FedEx is breaking up with Amazon, having finally recognized the company as a clear competitor.
Two months after it pulled its FedEx Express air mail service from the platform, FedEx has ended its FedEx Ground Shipping service for Amazon.
To get items to customers within Amazon’s ever-shrinking guaranteed delivery windows, Amazon will rely on UPS, DHL and its own network of delivery capabilities, which include its own fleet of cargo planes, delivery trucks and local drivers.
As Amazon becomes more dominant, and extends its reach into more logistics businesses including delivery, rival companies are putting up a fight.
Retailers like Walmart, Kroger and Walgreens are seeking out alternative cloud-based processing platforms to Amazon’s AWS, including Microsoft and Google, while FedEx will be able to appeal to smaller e-commerce vendors by detaching itself from Amazon. According to Ronen Luzon, the CEO of MySize ID, a shipping technology company for retailers, FedEx would be well served to put its logistic power behind e-commerce startups.
At the same time, losing FedEx will put more pressure on Amazon to roll out its own delivery capabilities faster. Amazon is not a stranger to losing money on big operations, but in recent months, it’s put its energy behind moving toward profitability, by moving smaller vendors into the third-party marketplace, where it will see higher margins, and launching its own exclusive brands. Building out a delivery network is expensive, but is something Amazon will have to invest in in order to bring more of its services in house.
“Amazon’s own fleet is pretty strong already, and the outcome could be that Amazon [now puts] more effort in being independent from third-party logistics companies,” said Marcel Hollerbach, the CMO at e-commerce software company ProductsUp. “They are now forced to strengthen their own efforts even more.”
Sellers caught in the middle
As Amazon ramps up its delivery operation and FedEx parts ways, the retailer’s ecosystem of sellers are figuring out what it means for them. Amazon Sellers in a Facebook group shared screenshots of the Seller Central dashboard, which showed an expiration date for the FedEx carrier options, leaving only UPS. Other sellers said they hadn’t noticed a difference in business, nor received complaints from customers about delayed shipments.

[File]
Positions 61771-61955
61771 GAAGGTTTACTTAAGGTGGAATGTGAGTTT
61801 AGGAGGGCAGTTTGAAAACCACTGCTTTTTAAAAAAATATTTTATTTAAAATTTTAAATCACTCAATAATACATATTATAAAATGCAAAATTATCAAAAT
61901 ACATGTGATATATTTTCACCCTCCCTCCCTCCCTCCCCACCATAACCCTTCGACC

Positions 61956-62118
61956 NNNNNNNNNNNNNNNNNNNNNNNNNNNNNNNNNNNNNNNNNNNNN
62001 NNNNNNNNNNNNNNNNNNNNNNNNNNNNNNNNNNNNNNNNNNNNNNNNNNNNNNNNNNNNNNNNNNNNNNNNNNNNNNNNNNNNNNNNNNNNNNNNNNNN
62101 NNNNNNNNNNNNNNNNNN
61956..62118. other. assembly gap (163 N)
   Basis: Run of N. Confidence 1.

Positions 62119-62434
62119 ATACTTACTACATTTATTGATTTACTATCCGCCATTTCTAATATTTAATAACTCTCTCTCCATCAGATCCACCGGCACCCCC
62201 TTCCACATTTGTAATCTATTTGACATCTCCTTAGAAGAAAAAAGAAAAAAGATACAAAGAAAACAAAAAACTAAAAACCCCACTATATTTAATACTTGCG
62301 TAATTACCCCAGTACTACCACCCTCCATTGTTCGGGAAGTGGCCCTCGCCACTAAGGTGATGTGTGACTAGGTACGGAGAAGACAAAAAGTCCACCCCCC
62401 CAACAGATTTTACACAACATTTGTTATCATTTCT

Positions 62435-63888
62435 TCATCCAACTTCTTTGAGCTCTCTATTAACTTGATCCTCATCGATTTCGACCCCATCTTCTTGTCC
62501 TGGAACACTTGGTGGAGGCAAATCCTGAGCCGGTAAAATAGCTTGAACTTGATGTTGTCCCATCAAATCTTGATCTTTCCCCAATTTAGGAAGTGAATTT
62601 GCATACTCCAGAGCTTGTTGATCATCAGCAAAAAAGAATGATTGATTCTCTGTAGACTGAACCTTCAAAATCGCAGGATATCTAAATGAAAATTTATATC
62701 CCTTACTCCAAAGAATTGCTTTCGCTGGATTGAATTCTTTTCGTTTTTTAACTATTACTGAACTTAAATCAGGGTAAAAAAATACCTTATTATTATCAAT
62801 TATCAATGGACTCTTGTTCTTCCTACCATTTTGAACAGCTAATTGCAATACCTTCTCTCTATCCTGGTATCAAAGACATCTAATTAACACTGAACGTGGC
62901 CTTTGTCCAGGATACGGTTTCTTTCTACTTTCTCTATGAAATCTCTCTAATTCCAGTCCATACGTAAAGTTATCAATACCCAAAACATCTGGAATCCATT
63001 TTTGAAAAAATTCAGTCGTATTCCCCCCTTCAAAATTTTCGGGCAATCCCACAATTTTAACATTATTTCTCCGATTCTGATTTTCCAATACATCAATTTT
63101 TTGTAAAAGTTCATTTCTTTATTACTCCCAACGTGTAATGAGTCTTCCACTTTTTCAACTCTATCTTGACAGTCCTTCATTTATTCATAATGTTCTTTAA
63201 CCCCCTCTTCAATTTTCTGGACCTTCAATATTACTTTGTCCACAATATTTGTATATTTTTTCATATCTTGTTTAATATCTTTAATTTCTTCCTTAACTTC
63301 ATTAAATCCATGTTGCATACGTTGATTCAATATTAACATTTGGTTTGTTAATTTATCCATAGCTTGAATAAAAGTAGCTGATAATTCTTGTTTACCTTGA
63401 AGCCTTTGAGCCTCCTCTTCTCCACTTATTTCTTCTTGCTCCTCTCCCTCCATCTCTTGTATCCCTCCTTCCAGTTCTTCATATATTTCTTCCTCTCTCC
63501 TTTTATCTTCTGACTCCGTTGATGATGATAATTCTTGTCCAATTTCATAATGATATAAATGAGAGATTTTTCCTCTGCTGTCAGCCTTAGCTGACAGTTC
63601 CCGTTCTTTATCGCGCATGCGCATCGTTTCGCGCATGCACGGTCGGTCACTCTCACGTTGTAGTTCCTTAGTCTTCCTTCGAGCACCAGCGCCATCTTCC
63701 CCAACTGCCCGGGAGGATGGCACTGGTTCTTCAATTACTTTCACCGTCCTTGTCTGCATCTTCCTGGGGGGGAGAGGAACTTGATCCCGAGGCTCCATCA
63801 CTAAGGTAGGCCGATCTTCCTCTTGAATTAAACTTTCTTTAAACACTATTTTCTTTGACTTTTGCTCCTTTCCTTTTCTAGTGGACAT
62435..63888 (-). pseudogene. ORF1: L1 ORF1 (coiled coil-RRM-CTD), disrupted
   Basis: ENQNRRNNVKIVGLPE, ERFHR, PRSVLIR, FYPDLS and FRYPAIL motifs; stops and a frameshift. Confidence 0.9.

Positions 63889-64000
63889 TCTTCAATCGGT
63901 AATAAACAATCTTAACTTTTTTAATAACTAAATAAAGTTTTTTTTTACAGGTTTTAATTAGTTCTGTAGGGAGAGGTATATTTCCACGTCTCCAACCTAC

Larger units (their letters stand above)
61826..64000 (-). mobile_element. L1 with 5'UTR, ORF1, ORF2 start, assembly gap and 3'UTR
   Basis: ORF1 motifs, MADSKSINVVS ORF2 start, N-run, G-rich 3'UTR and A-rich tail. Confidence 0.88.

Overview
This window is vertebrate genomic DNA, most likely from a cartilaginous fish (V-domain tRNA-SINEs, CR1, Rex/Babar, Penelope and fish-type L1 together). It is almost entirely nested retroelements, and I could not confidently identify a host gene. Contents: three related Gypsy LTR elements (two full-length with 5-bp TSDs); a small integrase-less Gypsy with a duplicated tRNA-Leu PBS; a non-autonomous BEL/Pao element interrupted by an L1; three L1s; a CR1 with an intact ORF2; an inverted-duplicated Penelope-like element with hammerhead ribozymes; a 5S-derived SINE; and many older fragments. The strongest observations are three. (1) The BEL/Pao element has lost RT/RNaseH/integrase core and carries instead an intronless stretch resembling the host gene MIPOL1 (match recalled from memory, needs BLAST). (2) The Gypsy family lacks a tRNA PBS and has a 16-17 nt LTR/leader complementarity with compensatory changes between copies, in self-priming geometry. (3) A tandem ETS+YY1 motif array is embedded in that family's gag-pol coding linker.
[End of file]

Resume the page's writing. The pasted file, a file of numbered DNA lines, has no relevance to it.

The move could show a potential weakness in FBA, the Fulfilled by Amazon program through which sellers pay for Prime shipping and warehousing to let Amazon handle orders. The agreement between FedEx and Amazon directly affects all items shipped by Amazon to customers. Meanwhile, Amazon sellers in the Seller Fulfilled Prime program are working with carriers directly themselves, agreements that Kiri Masters, the founder of Bobsled Marketing, said won’t be compromised. However, making the switch to Seller Fulfilled shipping isn’t simple. The program currently isn’t accepting new applicants, and one seller said that to Seller Fulfilled privileges are hard-won: one late delivery ends in probation, two late deliveries get you kicked out.
“The biggest challenge for e-commerce sellers on Amazon is managing their inventory, supply chain and performance. That’s why FBA is so popular,” said Nate Resnick, CEO of supply chain platform Sourcify.
Amazon isn’t worried about the cut ties with FedEx. Dave Clark, Amazon’s svp of operations, tweeted that FedEx “was a small piece of our network (and vice versa).” According to Hollerbach, there’s only one downside for Amazon here.
“Operationally, Amazon will not face a lot of issues. I see more troubles coming from an antitrust of monopoly point of view. Amazon becoming a dominant player in logistics will definitely make some people in legislation uneasy,” he said.
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